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Social and Economic Integration of Migrant Labour: A Policy Response

- Simi Sunny*

The World Economic Forum, in an October 2017 report, declared India home to one-fourth of the 100 fastest-growing cities with inter-state migration having doubled in the decade of 2001-2011.[1] It stated that the internal migration in India continues to grow at a high rate of 4.5 per cent annually and results in five to six million people moving per year. This trend raises concerns on the readiness of the Central and state governments to respond to such a huge movement, and their ability to protect the migrants socially and economically. Migration in the era of globalization has created immense pressure on the functioning of the welfare States especially with respect to the extension of social rights to the migrant labourers.

The migrant labourer, while moving from rural to urban areas, leaves behind the traditional social network that reproduces their existence at an emotional and social level. The low-skilled migrant labourers create an informal economy, which reinforces the social, economic, and political inequalities. The federal social security systems fail to cushion these inequalities since the geographical and occupational mobility prevents their access to identity and residential proofs in the destination state that form the basis for all social assistance programmes. India with its diverse and complex migration history, both transnational as well as internal, faces a critical challenge of providing social security to its migrant population. In this context, the article critically analyses the policy framework for inter-state migrant labour in India with a focus on the Kerala state’s legislative response to migrant labour inflow from various states of India.[2]

Policy Framework for Social Security

While many countries across the world have enacted social security programmes to assist the economically and socially vulnerable transnational and internal migrants, the development of social security measures in India has been limited. Social security in India derives its objective from the directive principle contained Article 41 of the Indian Constitution. It states: “The State shall, within the limits of its economic capacity and development, make effective provision for securing the right to work, to education, and to public assistance in cases of unemployment, old age, sickness and disablement, and in other cases of undeserved want.” The non-justiciable nature of the directive principles has limited the scope of substantiating the principles with concrete legislations.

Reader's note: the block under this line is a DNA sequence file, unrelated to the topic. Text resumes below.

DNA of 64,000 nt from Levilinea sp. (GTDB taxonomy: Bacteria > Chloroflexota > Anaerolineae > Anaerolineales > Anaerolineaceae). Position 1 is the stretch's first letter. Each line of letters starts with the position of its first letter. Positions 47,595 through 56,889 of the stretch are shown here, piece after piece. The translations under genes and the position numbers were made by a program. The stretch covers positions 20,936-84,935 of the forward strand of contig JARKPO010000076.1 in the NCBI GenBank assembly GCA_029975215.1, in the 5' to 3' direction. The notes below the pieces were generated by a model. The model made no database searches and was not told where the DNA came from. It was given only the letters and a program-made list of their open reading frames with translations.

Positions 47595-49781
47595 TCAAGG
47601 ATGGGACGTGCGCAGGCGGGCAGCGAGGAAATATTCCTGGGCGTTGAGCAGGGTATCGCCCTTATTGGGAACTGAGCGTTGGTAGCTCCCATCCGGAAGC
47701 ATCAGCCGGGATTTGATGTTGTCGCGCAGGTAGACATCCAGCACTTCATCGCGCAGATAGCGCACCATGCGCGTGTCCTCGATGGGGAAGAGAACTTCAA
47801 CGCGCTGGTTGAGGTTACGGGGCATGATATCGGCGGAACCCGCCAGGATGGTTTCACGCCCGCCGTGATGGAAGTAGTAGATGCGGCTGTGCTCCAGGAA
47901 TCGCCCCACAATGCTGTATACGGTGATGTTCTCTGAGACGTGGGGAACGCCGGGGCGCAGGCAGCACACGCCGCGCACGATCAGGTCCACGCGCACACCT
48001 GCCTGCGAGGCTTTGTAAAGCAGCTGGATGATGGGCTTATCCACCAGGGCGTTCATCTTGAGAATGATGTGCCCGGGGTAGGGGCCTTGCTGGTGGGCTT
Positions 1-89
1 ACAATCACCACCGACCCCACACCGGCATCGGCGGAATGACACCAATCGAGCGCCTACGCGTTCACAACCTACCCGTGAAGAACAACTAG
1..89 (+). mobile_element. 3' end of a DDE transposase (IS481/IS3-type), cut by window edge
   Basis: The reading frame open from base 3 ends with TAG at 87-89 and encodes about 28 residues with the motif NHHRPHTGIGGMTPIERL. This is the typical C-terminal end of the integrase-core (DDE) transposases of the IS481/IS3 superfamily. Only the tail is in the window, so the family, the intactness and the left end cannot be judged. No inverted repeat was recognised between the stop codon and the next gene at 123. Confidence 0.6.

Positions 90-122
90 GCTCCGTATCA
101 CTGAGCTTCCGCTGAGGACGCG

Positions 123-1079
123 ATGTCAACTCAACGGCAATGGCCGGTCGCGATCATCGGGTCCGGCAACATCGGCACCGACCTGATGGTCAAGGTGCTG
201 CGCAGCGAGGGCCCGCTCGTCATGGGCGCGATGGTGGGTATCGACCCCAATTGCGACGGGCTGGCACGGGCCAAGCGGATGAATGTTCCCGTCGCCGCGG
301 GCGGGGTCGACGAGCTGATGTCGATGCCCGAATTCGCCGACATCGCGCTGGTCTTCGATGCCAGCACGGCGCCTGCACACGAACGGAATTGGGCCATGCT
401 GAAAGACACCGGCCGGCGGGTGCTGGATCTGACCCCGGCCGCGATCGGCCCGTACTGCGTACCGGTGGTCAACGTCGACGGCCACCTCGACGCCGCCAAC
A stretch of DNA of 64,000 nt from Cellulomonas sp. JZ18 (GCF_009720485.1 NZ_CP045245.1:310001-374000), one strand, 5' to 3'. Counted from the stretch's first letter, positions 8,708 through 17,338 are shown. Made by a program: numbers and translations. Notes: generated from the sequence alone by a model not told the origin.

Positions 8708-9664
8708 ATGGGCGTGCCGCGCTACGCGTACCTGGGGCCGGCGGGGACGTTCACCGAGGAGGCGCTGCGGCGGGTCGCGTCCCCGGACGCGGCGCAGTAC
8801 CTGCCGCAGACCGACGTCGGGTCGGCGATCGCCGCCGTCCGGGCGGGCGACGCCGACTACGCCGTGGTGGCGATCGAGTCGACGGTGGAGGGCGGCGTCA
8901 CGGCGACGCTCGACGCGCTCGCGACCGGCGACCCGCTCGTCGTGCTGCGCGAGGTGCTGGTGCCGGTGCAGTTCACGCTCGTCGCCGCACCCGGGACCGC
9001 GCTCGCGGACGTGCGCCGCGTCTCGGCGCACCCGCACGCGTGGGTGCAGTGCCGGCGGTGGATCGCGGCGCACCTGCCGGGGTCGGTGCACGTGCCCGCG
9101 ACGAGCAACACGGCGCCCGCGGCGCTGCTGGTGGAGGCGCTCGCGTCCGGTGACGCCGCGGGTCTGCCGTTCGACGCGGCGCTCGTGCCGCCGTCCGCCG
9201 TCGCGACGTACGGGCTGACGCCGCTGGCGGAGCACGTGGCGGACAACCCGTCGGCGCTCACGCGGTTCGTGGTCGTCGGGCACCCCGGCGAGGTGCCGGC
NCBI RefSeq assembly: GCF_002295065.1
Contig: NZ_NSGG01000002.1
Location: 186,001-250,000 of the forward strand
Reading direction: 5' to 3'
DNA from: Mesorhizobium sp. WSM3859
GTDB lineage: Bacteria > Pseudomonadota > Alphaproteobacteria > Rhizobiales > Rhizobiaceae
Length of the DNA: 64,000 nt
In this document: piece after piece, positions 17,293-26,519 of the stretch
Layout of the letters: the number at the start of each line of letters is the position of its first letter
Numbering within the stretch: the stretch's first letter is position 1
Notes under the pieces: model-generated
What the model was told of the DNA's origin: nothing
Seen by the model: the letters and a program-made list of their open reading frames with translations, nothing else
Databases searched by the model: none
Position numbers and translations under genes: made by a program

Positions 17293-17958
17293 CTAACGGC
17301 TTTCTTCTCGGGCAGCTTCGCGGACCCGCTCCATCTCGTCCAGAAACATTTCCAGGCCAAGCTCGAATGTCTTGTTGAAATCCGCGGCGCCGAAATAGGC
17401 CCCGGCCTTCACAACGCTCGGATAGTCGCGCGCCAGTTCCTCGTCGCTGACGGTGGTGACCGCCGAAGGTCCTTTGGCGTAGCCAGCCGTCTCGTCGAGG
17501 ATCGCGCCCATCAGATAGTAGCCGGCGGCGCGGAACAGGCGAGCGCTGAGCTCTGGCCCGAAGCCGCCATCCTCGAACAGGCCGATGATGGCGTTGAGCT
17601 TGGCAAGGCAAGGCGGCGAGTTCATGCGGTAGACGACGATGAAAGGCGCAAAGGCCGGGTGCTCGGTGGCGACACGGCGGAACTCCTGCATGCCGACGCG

In India, social insurance principles have largely been accepted as the main basis for social security legislations and are directed mostly at workers in the organized sector. The Employees State Insurance Act, 1948 and the Employees Provident Fund Miscellaneous Provisions Act, 1952 were considered landmark legislations for social security. Both the legislations have targeted the fundamental problems of labour including migrant labour by such provisions that take care of the workers in the exigencies of sickness, ill-health, and other contingencies of life including old age. The Provident Fund Act was supplemented by the Family Pension Scheme in 1971, Deposit-Linked Insurance Scheme in 1976, Maternity Benefit Act in 1961, and Payment of Gratuity Act in 1972. However, the migrant workers who largely form the informal labour market do not fall under these safety nets because of the lack of provisions to recognize their mobile nature and temporary work tenures. The migrant specific policies that followed, attempted to fill this gap by introducing registration systems to regulate the inflow of migrant labourers and putting in accountability measures for the employers and contractors.

The Inter-State Migrant Workmen (Regulation of Employment and Conditions of Service) Act, 1979 was ground-breaking in this context but exists only on paper and has failed to meet the objectives. The Act is ridden with formulation flaws like recognition of migrants hired through a contractor only; no defined direct engagement with the principal employer; lack of provisions for security of employment; no obligation on the part of the employer or the contractor; or penalties for offence.[3] Apart from these flaws within the legislative framework, a major reason for its failure has been the concurrent nature of social security laws and labour laws in India, which means that they are enacted and implemented by the Central government and the state Governments. The responsibility for the effective enforcement of the provisions of the Act gets dissipated between the Central, host state and home state governments. Huge variation among Indian states on labour regimes has acted as a major hurdle in the implementation of such welfare schemes for the migrant workers.

The Kerala Migrant Workers Scheme 2010

A key shift towards effective state labour regime for migrant workers was made by Kerala in 2010.[4] In the face of high influx of migrant labour in the state, Kerala became the first state in India to enact a social security scheme for the migrants, called the Kerala Migrant Workers Scheme, 2010 (“the Scheme”). The scheme is an attempt by the Government to increase work security through termination benefits, treatment, and accident allowance. It also tries to provide a social cushion to the families through allowance in case of a labourer’s death and even education allowance for his/her children. The Kerala government also brought in the Kerala Compulsory Registration of Migrants Act, 2012 for effective implementation. The Labour Department announced the establishment of special centres in all the 14districts for to ensure a speedy registration process.